At the same time, he must embrace an “all or nothing” attitude, making clear to the public what responsibilities he would shoulder if the election results fall short of the KMT’s expectations. Only by doing so will be able to fully convince KMT supporters that he can turn the situation around.
However, with such short time to prepare for the Jan. 16 elections, and faced with an astute DPP presidential candidate, all Chu can do is rally the morale of the KMT and hope that his last-minute preparations are going to be enough.
Translated by staff writer Jake Chung
‘HONEYMOON’ IS OVER: A political science professor said that the Tsai administration’s popularity peaked after it successfully contained COVID-19, but is waning President Tsai Ing-wen’s (蔡英文) and Premier Su Tseng-chang’s (蘇貞昌) approval ratings fell significantly this month in the wake of the government’s handling of the distribution of relief funds and stimulus coupons to people and businesses affected by the COVID-19 pandemic, a poll released yesterday by the New Power Party (NPP) showed. The poll showed that 68 percent of respondents said they were satisfied with Tsai’s performance, down 8.9 percentage points from last month, while 21 percent said they disapproved of her performance. Her approval among respondents aged 20 to 29 fell 14.7 percentage points, the largest decrease when compared with other age
Food delivery provider Foodpanda had 564 consumer disputes from January to last month and failed to attend many mediation sessions with local governments nationwide, the Executive Yuan’s Consumer Protection Committee said. In a news release earlier this month, the committee said that it investigated consumer complaints and mediations for Foodpanda and rival Uber Eats during the period, when the number of delivery orders jumped due to the COVID-19 pandemic. Uber Eats had 80 consumer disputes, the committee said. Of Foodpanda’s consumer disputes, 368 resulted from delivery drivers canceling orders after customers could not be reached, 108 were related to the quality or quantity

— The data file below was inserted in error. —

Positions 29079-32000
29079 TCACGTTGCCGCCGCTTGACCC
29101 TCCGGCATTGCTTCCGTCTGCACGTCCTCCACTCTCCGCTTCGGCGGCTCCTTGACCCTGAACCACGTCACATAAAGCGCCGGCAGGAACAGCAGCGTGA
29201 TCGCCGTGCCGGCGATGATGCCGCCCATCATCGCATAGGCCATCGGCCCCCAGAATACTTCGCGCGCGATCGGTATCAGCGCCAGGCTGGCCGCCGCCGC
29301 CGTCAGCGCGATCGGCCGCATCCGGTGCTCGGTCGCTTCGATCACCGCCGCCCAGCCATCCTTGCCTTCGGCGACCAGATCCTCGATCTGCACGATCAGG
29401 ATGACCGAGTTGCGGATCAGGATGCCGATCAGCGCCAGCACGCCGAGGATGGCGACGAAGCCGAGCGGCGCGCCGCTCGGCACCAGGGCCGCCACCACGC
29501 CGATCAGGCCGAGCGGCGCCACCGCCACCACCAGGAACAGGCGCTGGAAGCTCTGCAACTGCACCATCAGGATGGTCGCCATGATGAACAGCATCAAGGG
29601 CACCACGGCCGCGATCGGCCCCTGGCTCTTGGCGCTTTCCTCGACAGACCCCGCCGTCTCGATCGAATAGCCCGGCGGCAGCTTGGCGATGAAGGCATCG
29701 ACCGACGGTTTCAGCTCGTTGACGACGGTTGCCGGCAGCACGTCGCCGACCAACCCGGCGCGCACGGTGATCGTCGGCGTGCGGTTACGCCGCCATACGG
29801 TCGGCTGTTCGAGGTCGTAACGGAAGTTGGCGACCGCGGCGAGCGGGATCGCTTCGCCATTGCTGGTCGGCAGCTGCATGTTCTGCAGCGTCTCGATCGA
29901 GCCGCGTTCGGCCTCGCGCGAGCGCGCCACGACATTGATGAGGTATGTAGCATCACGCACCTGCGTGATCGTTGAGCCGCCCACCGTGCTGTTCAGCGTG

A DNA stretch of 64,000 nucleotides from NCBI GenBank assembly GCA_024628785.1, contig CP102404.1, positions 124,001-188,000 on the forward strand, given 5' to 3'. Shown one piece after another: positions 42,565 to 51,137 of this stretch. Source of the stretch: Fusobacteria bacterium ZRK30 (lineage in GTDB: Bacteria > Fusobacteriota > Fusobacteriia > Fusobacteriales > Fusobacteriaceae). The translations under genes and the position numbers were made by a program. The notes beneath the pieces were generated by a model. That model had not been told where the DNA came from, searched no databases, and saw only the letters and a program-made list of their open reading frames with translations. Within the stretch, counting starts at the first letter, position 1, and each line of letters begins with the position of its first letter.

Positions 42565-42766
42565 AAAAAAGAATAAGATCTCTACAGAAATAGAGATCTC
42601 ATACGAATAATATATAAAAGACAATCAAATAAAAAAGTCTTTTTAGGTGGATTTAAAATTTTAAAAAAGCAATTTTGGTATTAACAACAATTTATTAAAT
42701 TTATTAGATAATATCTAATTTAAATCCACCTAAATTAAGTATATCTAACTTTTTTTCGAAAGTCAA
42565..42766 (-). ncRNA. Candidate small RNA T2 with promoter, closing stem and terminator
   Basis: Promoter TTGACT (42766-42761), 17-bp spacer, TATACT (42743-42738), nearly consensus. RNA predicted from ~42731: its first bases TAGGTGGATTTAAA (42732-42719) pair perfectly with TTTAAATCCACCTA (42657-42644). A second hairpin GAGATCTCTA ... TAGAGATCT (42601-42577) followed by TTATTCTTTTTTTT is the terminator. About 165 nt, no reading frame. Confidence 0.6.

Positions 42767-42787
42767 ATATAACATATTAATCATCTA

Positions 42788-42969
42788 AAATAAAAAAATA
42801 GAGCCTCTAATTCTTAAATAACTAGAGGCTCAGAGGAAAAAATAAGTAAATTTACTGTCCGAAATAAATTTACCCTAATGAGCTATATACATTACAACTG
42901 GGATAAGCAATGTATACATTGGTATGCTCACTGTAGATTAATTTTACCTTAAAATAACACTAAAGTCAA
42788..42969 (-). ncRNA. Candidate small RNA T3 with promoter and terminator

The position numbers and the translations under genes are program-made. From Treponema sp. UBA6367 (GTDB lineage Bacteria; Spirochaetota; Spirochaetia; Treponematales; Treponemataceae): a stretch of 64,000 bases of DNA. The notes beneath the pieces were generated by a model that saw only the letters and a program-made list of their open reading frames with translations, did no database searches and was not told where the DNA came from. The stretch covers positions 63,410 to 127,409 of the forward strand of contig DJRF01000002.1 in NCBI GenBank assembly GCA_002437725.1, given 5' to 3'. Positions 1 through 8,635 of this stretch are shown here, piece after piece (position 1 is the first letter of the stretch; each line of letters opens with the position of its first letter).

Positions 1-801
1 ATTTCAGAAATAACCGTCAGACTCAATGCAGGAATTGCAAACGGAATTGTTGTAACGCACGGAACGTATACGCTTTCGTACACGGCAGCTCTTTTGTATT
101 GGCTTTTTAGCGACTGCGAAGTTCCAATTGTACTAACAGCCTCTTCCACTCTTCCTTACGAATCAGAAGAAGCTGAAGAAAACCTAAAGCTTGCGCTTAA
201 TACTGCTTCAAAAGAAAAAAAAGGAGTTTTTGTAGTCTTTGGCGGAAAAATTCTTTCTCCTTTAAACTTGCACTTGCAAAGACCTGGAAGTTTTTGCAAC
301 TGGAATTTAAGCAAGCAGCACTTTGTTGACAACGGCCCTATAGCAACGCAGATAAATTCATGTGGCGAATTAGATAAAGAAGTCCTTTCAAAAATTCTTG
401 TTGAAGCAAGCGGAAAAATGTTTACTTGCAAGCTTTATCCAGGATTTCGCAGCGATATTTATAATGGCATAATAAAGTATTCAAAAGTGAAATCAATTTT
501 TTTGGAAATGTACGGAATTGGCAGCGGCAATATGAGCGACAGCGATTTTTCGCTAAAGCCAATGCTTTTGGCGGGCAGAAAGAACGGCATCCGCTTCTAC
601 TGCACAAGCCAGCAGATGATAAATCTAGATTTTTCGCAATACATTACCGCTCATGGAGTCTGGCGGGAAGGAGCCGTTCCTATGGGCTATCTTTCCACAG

Peggy Chen (陳佩琪), wife of Taipei Mayor Ko Wen-je (柯文哲), yesterday said that the Central Epidemic Command Center’s (CECC) claim that Taiwan had warned the WHO about possible human-to-human transmission of COVID-19 was “far-fetched.” The US on April 9 said that the WHO had put politics first and ignored Taiwan’s early warning in December last year, which the WHO denied the following day. The WHO said that it received an e-mail from Taiwanese authorities on Dec. 31 last year, but that “there was no mention in the message of human-to-human transmission.” Minister of Health and Welfare Chen Shih-chung (陳時中), who heads the CECC,
The Taipei City Government yesterday promised to improve its Taipei Card 3.0 application process after a city councilor said that it required applicants to provide irrelevant personal information. Taipei City Councilor Miao Po-ya (苗博雅) said that to activate the card — which can function as an EasyCard, Senior EasyCard, student card and library card, as well as provide discounts for restaurants, arts and entertainment in the city — people must provide personal information such as their passport number, occupation, education level, their spouse’s name, personal income, credit rating and health information. The city government said the system would help it digitalize and